I also agree with previous commentary that this amendment is simply a red herring to avoid serious creation and implementation of strategies to improve things that actually matter like the economy and education.

    • PattyC
      PattyC says:

      You probably meant same-sex marriage is NOT recognized by the State of North Carolina and, that NC already defines marriage as the union between a man and a woman.

      Well, the State of Massachusetts also had marriage defined as the union of a man and a woman when State Judges saw to it that Same-Sex marriage became legal there in 2004. Legalizing same-sex marriage will provide a government incentive to encourage people to be married as same-sex couples.

      If you would be embarrased to live in a State that defines in it’s State Constitution that Marriage is the union of a man and a woman, there are 30 other states in the USA that you should avoid moving to.

      • Robert Campbell
        Robert Campbell says:

        You state a scenario that makes it sound like judges go looking for reasons to overturn law. They do not. There must be a case to get a ruling that makes a law (or amendment for that matter) valid or invalid.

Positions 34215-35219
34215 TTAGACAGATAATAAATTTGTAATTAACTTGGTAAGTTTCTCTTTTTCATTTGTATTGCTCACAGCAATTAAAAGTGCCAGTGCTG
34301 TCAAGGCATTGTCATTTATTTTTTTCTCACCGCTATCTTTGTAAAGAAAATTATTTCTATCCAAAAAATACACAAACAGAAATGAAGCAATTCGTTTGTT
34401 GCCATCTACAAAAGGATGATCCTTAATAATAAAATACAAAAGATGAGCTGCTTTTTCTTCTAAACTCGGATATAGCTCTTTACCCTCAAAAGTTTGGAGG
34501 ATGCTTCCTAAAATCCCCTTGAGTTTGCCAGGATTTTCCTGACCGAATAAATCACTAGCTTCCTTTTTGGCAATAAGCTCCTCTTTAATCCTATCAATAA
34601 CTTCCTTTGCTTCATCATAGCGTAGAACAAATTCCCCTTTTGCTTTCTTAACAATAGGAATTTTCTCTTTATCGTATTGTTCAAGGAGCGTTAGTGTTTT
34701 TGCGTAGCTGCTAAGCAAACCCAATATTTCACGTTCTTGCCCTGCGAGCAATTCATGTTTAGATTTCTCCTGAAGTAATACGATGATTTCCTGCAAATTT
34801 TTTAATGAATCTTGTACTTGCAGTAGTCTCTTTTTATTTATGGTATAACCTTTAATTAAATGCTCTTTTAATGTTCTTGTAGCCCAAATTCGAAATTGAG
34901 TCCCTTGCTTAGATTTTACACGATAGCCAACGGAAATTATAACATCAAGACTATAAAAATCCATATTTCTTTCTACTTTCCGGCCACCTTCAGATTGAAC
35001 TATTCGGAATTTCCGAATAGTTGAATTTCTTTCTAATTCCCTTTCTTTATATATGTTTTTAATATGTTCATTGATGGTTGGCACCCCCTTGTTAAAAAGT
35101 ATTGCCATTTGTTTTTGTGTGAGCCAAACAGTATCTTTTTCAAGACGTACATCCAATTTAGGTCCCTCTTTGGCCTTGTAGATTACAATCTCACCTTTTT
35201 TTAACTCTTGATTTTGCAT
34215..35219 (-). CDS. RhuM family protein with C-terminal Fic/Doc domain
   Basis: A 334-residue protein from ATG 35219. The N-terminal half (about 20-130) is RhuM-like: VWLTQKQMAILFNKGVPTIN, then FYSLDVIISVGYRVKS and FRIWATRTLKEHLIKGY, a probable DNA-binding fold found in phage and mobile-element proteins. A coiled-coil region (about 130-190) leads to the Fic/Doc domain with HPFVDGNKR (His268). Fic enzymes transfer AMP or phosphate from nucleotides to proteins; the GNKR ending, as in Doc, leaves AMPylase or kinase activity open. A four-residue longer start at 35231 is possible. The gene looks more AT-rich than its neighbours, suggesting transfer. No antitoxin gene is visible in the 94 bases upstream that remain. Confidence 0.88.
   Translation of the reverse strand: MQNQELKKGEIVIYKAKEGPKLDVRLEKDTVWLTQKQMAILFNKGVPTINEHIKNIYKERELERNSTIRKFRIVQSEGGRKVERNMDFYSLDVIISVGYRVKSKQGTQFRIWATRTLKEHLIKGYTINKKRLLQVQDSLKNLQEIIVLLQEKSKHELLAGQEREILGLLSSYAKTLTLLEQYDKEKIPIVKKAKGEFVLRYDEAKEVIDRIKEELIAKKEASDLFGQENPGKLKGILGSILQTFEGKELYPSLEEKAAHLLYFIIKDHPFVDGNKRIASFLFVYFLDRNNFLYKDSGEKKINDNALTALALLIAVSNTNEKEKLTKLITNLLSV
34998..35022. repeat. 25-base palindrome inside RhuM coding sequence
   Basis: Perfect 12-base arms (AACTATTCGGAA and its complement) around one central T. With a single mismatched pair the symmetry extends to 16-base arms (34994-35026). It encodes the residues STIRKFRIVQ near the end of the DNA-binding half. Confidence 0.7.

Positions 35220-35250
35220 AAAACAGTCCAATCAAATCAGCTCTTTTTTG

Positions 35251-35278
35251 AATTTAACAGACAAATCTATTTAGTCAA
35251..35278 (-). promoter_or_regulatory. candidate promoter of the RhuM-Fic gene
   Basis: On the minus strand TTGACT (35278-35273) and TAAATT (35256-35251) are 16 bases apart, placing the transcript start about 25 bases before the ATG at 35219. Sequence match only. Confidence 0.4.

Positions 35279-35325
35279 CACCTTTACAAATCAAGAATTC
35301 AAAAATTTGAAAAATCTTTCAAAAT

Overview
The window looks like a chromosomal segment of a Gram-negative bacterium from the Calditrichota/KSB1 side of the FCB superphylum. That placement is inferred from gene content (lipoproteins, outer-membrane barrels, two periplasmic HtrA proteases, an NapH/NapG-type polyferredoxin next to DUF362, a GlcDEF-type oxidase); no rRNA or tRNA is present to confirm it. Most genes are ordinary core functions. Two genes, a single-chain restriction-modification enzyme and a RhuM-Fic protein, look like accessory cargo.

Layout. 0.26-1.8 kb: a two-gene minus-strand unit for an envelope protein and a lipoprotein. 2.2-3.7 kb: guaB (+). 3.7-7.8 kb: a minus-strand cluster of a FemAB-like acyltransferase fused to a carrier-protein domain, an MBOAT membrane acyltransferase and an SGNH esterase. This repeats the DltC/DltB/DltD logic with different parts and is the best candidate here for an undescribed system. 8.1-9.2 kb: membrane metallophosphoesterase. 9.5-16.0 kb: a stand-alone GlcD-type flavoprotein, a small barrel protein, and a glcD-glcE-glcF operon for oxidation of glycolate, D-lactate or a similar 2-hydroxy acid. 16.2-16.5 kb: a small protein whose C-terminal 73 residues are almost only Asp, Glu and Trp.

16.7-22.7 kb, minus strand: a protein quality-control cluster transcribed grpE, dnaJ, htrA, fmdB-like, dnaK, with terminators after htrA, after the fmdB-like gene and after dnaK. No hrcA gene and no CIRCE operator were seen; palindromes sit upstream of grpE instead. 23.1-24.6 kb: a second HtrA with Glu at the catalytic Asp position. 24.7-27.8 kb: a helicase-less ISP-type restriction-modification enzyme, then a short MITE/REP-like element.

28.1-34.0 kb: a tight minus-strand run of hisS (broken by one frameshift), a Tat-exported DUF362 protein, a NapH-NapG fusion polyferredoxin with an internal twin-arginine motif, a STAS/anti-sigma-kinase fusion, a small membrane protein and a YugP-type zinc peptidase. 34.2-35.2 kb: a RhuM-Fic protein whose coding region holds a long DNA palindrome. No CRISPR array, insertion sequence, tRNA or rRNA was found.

The NC constitution, Art. 1, Section 1 begins:
        We hold it to be self-evident that all persons are created equal;

        Note that it doesn’t read some persons, it states ALL persons are equal.

        So, how do you reconcile advocating FOR something that clearly makes certain people unequal with this section of the same constitution? I guess a judge will have to decide.

      • George
        George says:

        “Legalizing same-sex marriage will provide a government incentive to encourage people to be married as same-sex couples.”

        Sounds good to me.

  13. Laura Seliga
    Laura Seliga says:

    I disagree with conclusion in bold. This amendment can’t be a threat to the institution of marriage. It is, after all, something God joined together, man’s temporary laws are arbitrary.
    I tend a vote on how a campaign responds to the opposition and puts out information, and the signs that read ‘amendment one harms children’ are pretty clear statement on how pernicious their politics are. Just calling it amendment one is obfuscation and maybe even a misnomer (according to the last post). Saying it harms children is silly at least a and lie at worst.
    We have many gay friends (who are amazingly still friends with us despite our purely biblical views on the subject of their sexuality). We are commanded to love all people and give our hearts and resources to them in need and in friendship. I’m no hater, lol, I will vote for this amendment because it is the right thing to do and I will feel good about it because the campaign against it has been so divisive.

      • L
        L says: